http://en.wikipedia.org/wiki/Freethought
I disagree with your definition of atheism. It is the lack of belief in deities, not necessarily the rejection of such beliefs. I would also say the the reasonable position is lack of belief in the face of insufficient evidence. Of course, as the lack of evidence is prolonged to a sufficient point, it can also be reasonable to reject the belief. I believe that point has been reached.

“Think&Care”

Since: Oct 07

Location hidden

#173216 Aug 1, 2013
Roman Apologist wrote:
<quoted text>
I'm inclined to agree that natural causes should be considered before supernatural causes. But insisting that supernatural causes have to be testable to verify their existence seems extreme to me.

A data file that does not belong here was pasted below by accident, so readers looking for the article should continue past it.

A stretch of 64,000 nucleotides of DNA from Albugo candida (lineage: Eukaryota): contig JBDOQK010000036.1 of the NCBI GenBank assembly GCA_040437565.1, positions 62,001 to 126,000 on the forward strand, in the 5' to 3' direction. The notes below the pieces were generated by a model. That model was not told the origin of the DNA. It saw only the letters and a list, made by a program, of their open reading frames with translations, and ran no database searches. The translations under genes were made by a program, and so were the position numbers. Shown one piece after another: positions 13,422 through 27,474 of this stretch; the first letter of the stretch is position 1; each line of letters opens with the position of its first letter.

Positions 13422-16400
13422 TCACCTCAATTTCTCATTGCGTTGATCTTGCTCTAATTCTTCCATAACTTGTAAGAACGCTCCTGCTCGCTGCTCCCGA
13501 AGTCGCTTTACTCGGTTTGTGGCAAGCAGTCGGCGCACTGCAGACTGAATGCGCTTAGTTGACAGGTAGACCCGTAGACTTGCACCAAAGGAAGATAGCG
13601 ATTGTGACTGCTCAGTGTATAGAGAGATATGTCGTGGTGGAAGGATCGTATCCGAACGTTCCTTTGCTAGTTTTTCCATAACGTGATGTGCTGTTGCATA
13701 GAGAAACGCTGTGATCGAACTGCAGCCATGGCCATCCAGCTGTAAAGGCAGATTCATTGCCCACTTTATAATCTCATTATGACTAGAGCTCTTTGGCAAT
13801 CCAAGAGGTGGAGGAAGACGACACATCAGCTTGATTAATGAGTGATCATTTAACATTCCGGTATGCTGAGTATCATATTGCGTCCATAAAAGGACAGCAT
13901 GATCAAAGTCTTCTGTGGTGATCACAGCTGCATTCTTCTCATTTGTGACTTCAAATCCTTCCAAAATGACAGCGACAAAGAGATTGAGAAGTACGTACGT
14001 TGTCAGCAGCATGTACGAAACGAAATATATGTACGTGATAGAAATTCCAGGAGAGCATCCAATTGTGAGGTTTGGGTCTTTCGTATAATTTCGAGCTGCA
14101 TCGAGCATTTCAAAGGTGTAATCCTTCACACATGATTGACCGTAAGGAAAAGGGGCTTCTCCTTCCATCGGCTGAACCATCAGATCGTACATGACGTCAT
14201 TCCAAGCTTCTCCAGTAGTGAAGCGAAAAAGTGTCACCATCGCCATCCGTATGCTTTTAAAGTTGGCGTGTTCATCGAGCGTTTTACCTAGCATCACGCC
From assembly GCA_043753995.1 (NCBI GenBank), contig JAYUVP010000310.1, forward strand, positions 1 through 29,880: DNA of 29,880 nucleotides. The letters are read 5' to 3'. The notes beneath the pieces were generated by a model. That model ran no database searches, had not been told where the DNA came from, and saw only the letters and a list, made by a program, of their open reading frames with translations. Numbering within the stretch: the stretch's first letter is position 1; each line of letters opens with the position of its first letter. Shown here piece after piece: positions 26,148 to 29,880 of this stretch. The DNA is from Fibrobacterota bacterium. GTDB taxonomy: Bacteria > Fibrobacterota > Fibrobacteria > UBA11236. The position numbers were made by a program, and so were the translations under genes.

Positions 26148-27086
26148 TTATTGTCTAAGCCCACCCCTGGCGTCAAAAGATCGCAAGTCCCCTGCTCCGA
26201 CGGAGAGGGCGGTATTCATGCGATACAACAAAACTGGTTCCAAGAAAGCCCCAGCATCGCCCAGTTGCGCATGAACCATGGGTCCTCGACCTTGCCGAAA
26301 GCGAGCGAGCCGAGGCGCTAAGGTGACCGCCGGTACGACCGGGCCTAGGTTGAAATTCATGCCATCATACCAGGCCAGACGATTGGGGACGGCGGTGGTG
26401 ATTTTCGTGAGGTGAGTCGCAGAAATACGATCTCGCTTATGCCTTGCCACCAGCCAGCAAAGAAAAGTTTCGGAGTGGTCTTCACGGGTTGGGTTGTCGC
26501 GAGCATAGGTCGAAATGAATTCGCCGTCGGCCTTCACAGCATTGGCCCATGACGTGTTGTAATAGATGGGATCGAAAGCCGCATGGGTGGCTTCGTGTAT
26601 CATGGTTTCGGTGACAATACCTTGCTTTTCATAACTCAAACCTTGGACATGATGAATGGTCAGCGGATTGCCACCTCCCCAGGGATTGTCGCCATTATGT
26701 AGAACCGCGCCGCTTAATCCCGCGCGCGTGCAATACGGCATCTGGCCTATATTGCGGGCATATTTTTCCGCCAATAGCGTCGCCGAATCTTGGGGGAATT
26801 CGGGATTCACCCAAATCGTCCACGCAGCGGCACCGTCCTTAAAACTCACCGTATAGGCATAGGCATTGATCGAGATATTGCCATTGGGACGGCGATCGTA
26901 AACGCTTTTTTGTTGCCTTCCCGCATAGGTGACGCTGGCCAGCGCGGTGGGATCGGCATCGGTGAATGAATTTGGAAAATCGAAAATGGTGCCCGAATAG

And it seems to be a minimal standard to me.
If there are supernatural beings, they must be capable of free movement between our time/space existence and another plane of existence.
Let's analyze this a bit more closely, shall we? Is this movement a movement of energy? matter? anything detectable? If it is energy or matter, how do you deal with the resulting lack of conservation of energy in *this* plane of existence? If it is not energy, in what sense is there motion?
Paranormal investigators use thermal scanners and sound recording equipment, and have developed fair criteria to determine whether or not an event is natural or supernatural. The methodologies are constantly being evaluated and improved to look for fraudulent practices in the field environment.